EU regulators are planning to pare back new disclosure requirements aimed at curbing greenwash by reducing the number of ESG indicators service providers must report against, RI has learnt.
Current proposals for the Sustainable Finance Disclosure Regulation (SFDR) have been deemed unworkable due to a lack of available data and implementation costs.
Once adopted, the rules will require asset managers and other financial groups to disclose the ways in which their ESG-branded investment products could potentially harm climate and broader sustainability goals based on a list of mandatory reporting indicators.
The EU’s three financial market regulators, the EBA, ESMA and EIOPA, have been tasked with developing the regulation’s details. The original plans included 32 indicators that investors and others must report against; but these are now expected to be slashed to around 15. The majority of the revised indicators, 11 in total, will centre on the environment, while the remaining four will cover social factors, RI understands.
To compensate for the looser rules, regulators are expected to introduce new social safeguards by requiring sustainable investment products to adhere to international guidelines such as the OECD Guidance for Responsible Business Conduct and the International Labour Organisation’s conventions on workers’ rights.
There will be an additional 16 environmental and 24 social indicators for voluntary disclosure, and providers will be expected to disclose against at least one in each category based on their materiality.
Details of the rules, which were due to come into force in March, have been delayed to 2022 due to the ongoing pandemic and to give service providers more time for compliance.
The delay has piled pressure on the European Commission – which oversees the three financial regulators – to endorse a revised proposal, which is palatable to the wider market to prevent it from being vetoed by the Council or the Parliament. Under a more urgent timeline, a veto from the EU co-legislators is thought to be less likely due to the significant amount of political capital which has been staked on delivering the EU’s sustainable finance agenda.
In September, RI reported on the growing backlash against the EU’s original proposals after they were branded unfeasible and costly by industry groups – including a number of responsible investment bodies. Feedback to the regulators suggested that credible data sources for many of the indicators were not readily available and that the resulting disclosures would be of little use to investor decision-making.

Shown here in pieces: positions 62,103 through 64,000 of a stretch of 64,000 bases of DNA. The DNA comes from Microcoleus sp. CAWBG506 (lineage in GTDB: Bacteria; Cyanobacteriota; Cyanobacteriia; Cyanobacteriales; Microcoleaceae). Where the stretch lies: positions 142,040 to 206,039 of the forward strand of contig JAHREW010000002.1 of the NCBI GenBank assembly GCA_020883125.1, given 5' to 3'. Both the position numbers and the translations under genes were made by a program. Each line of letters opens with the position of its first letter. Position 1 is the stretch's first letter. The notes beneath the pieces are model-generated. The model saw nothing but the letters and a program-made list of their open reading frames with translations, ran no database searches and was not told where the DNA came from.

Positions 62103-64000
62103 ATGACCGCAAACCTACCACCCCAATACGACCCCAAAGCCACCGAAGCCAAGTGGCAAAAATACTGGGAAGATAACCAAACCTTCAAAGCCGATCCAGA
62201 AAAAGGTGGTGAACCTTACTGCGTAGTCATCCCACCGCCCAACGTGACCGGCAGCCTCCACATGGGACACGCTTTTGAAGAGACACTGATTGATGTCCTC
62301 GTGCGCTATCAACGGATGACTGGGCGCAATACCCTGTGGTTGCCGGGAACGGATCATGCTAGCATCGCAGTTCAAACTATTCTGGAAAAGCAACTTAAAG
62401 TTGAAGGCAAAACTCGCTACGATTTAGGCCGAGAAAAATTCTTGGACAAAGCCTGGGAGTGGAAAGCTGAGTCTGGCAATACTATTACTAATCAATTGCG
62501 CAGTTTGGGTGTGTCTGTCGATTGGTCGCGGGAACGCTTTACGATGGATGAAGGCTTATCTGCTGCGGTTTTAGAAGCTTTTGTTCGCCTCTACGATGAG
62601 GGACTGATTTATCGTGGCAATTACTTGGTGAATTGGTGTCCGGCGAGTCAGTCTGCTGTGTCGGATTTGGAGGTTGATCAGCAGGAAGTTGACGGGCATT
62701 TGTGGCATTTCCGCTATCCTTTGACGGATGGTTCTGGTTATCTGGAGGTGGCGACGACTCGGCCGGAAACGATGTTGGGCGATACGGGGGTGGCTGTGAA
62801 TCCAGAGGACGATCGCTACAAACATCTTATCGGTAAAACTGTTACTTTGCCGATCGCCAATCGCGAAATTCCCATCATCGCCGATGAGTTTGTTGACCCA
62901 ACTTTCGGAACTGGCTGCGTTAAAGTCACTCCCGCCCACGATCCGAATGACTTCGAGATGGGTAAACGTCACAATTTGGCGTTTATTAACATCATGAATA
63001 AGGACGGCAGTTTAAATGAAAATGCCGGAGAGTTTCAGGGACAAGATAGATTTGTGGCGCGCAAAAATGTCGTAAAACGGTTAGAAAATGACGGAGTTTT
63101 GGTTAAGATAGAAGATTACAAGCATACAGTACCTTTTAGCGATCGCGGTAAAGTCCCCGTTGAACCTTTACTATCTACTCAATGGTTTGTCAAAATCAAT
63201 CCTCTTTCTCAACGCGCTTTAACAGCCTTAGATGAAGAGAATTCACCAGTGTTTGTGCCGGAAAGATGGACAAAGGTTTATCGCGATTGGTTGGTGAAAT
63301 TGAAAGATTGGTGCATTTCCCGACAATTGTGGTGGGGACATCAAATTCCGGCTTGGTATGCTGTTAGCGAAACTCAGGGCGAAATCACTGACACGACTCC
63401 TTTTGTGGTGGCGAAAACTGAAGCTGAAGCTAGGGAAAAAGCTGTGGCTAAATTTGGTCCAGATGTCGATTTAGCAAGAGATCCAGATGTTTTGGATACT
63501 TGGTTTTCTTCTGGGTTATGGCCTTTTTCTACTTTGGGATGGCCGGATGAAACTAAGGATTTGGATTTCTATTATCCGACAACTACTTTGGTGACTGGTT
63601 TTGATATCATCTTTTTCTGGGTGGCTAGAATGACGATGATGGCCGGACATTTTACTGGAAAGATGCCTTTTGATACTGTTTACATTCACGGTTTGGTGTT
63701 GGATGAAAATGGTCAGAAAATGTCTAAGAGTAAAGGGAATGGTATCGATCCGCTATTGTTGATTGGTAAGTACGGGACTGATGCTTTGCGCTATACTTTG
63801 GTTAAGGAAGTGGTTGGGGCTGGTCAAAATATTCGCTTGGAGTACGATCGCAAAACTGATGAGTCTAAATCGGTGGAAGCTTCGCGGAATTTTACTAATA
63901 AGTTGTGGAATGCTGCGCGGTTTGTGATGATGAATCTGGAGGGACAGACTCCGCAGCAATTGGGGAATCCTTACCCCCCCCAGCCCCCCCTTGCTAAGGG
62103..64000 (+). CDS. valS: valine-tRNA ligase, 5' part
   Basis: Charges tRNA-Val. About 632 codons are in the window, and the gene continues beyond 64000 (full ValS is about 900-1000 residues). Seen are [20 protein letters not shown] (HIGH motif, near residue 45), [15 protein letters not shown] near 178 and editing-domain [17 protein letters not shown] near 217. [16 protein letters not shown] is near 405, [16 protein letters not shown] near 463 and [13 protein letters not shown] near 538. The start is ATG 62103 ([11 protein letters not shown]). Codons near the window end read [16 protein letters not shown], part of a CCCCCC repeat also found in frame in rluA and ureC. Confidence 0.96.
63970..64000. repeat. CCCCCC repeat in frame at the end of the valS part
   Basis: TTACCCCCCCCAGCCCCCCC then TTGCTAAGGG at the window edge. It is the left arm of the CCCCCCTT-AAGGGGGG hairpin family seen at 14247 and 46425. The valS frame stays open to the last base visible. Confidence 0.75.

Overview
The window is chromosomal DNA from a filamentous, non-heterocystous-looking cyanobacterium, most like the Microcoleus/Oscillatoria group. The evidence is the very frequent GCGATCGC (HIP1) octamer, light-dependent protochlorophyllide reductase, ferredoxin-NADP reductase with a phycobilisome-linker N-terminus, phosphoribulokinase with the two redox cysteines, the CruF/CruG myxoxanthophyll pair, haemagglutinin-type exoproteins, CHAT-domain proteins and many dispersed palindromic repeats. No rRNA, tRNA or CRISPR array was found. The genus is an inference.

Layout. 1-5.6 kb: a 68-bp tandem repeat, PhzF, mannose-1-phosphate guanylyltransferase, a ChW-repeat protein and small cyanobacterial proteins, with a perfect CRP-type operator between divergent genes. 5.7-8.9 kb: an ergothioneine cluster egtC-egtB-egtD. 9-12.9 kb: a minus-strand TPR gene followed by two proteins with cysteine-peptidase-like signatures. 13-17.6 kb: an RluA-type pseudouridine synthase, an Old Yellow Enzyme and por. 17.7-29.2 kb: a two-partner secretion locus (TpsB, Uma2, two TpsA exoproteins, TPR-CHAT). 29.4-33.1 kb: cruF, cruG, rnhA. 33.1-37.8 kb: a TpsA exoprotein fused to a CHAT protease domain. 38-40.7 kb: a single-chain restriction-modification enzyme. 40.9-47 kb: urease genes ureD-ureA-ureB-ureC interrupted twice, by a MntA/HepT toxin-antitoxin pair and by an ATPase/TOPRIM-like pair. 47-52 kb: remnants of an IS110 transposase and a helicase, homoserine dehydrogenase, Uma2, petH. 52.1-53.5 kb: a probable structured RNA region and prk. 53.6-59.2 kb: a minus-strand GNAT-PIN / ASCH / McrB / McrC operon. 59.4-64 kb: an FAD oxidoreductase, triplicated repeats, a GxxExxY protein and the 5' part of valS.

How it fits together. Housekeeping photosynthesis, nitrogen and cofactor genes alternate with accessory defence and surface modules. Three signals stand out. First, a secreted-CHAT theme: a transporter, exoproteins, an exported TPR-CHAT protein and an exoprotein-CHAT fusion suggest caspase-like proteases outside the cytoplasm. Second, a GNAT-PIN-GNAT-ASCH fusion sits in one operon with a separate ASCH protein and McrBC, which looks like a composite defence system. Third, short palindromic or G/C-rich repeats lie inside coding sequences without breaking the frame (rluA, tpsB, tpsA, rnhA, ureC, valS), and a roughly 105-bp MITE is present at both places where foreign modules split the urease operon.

The turnaround by regulators comes after a period of sustained lobbying by industry groups to ease the forthcoming reporting requirements, and will be seen in some quarters as a concession to corporate interests. Campaign groups ShareAction and Global Witness have argued that granular reporting requirements are in line with the EU's sustainable finance agenda and key to stamping out investments linked to human rights abuses, land grabs and large-scale environmental destruction.
Industry lobbyists are already seen as having secured a key victory with the year-long delay to implementation of the rules. Earlier, industry groups had warned regulators that sticking to the original March start date could jeopardise the ability of providers to offer sustainable financial products to their clients.
Commenting on the revelations, Paul Tang, the European Parliament member overseeing the proposals said that he was confident that the regulator’s final proposals would “sufficiently cover all elements of sustainability”.
“During the negotiations of the text, the European Parliament has made very clear that it looks at sustainability as a broad concept, covering environmental, social and governance aspects. Not only polluting companies are unsustainable, but also those mistreating their employees or those avoiding their fair share of taxes,” he said.
Despite the delay to detailed reporting rules, service providers in the EU will nonetheless be required to make ‘principle-based’ sustainability disclosures from March onward at both product and corporate level.